“DeafU” brings a new perspective to a hearing audience

“DeafU” is a Netflix documentary following several deaf college kids that go to Gallaudet University, a deaf institution, that documents their everyday life. The show follows Alexa, Tessa, Daequan, Rodney, Dalton, Cheyanne, Renate, and Cameron. Every episode follows their hardships within the deaf community and as everyday normal people. It gives a certain perspective on the social aspects of the deaf community of that campus. 

One thing the show mentions, are the tensions that are present within the deaf community. In the show, Alexa, a cast member, talks about “the elite” factions of the deaf community. These are individuals whose families have been deaf for four or five generations. 

In addition, one of the girls, Cheyanne, has a YouTube channel. She would usually mouth or say the words to cater to her hearing and speaking audience. In the show, there was a group of “the elite” deaf girls watching her and were not too pleased to see her video because they saw it as poor representation of their community. Cheyanne can be seen being bullied by these girls and judged by her friend, Cameron. This situation brings in the significance of how the deaf community values their language. 

Two Maryville College professors, Angela Myers and Will White, answered some questions about their opinions on the show. As far as representation on the show, they would not show this to their class as an educational video.

 White said that it portrays the students who go to that college in their social circles, and the show only represents one type of community. 

It also showcases their differences to hearing people and even to each other. White thinks that the show could have highlighted their career goals, their majors, or alumni rather than just drama with the show the few representation deaf people have.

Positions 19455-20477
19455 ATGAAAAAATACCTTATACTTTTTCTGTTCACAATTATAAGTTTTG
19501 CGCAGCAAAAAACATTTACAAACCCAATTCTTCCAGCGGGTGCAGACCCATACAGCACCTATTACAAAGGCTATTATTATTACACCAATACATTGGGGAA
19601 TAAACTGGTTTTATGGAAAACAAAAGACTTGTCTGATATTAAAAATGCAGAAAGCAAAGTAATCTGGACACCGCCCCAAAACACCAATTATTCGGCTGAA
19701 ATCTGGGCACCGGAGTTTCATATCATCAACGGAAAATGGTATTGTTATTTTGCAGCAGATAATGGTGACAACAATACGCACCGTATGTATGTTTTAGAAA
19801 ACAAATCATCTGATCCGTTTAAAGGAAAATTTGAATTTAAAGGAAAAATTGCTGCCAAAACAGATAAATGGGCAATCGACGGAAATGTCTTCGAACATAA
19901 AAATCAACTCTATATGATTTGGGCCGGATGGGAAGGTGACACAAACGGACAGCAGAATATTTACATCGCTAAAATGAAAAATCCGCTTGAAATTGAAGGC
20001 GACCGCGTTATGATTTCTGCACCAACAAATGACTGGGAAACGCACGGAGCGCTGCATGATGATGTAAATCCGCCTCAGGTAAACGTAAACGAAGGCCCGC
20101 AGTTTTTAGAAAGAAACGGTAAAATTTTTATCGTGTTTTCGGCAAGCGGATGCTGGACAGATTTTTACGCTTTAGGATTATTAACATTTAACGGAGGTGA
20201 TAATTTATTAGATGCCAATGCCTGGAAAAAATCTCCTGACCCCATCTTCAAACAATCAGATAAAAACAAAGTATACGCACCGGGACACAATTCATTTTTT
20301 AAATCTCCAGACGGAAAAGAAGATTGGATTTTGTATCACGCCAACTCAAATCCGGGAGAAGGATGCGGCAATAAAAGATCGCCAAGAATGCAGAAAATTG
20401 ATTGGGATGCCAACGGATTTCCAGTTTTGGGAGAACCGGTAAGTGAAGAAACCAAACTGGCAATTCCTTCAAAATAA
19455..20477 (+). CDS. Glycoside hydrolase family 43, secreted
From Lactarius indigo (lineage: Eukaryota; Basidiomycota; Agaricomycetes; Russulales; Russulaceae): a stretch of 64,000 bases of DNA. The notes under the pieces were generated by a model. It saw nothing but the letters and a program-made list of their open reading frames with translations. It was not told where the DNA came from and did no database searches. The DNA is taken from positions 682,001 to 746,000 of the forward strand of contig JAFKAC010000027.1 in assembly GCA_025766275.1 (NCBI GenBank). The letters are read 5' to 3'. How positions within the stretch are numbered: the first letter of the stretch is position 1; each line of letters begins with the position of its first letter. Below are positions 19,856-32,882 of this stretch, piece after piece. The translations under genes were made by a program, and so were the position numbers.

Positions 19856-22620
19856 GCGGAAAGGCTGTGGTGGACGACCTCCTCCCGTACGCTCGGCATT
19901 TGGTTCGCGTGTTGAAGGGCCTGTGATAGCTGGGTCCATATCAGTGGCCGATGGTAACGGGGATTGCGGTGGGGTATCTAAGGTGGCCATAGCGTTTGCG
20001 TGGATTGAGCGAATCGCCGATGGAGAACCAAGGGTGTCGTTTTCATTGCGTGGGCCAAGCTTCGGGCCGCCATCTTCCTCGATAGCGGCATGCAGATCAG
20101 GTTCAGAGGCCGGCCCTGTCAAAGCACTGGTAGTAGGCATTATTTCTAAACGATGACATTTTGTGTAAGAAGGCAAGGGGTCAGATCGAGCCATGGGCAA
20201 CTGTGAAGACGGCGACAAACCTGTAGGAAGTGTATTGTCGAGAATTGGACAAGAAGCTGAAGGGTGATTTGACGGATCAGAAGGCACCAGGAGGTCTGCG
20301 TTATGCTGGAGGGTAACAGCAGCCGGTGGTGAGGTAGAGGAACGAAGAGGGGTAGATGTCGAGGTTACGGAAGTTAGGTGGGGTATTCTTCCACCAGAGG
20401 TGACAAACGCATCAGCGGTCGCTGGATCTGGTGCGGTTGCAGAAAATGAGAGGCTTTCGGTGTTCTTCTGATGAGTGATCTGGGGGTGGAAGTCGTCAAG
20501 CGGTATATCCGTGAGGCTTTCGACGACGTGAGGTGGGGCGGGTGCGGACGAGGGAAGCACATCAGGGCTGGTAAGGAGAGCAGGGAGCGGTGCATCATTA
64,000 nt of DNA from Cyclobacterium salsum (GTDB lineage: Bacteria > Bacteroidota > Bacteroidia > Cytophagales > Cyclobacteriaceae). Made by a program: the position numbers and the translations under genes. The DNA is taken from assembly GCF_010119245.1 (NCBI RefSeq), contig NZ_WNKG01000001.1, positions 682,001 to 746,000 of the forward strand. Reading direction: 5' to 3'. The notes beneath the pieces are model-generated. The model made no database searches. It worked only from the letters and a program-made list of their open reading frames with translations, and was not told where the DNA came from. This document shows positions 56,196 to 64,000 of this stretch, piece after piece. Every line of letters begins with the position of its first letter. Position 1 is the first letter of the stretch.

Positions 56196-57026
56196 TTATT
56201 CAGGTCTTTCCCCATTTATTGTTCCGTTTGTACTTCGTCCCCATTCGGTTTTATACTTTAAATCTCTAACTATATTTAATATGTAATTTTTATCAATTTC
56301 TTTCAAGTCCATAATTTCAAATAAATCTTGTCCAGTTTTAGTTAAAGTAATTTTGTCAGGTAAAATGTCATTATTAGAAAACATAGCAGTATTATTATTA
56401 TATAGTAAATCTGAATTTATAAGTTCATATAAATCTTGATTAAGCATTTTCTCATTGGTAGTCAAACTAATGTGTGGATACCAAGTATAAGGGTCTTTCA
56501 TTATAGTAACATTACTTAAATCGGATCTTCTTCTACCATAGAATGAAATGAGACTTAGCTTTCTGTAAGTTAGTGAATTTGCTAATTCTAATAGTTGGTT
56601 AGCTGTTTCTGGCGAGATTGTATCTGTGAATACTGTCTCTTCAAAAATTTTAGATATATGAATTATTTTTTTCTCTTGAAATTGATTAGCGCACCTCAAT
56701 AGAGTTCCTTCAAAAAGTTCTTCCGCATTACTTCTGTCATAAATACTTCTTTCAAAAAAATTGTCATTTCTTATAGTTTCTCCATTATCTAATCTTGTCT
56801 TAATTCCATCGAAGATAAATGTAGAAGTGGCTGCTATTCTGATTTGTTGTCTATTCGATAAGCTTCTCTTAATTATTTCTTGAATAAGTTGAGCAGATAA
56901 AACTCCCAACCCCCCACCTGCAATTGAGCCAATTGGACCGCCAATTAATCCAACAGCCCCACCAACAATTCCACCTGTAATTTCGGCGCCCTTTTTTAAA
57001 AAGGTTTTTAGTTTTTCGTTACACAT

Ava Bernardino, an American Sign Language (ASL) major, answered questions about her opinion on the show. She saw that some people felt that it portrayed the deaf community poorly in the show. Although she would recommend this show, she would hope that they could take it with a grain of salt. Bernardino felt the community could have been represented differently. She suggests that the show could have been longer to showcase the accomplishments of deaf people, and there could have been more representation shown of the community. 

The two cast members, Rodney and Daequan, are the people viewers learn the most from in the show about how deaf people interact to drama between their friend groups. 

Daequan comes for an unsafe neighborhood with a deceased parent. He lost his hearing when he was very young. When his parent died, he had to live with one of his friends. His story is very important to look at because it shows how a person who wasn’t born deaf had to go about the world in a brand-new way. 

Rodney gives the audience most of the ins and outs to the viewers throughout the show. Rodney is for himself, so he is neither with the deaf community nor against it. His perspective is important because he sees what others do not. He does what he wants such as wearing his hearing aid, which in their circle is seen as taboo. He is truthful about how he feels and how he doesn’t really see himself as deaf but just an everyday guy.

The show tells how some deaf people value their community. One of the cast members, Dalton, showed that he did not want any part of the hearing world at all. Dalton threw away his hearing aid at a young age and tried to avoid hearing girls to date. Tessa, being part of “the elite,” was seen being one of the girls that disliked Cheyanne for mouthing the words on her YouTube channel because she felt that she was not good representation of the community. 

On the other hand, Daequan talks when he signs, and that is seen as taboo in that the deaf community. Those are some common splits that cause social tensions and can affect how people interact with others who are similar to him. 

This show can show people a new perspective of non-hearing people with the suggestion of taking the show as entertainment rather than learning about the community has a whole. 

This show answers many questions the general hearing population may have had. By showing them going through day to day life, it helps to combat stereotypes. Overall, “DeafU” had drama and serious elements but could also be presented in a more positive and educational way.

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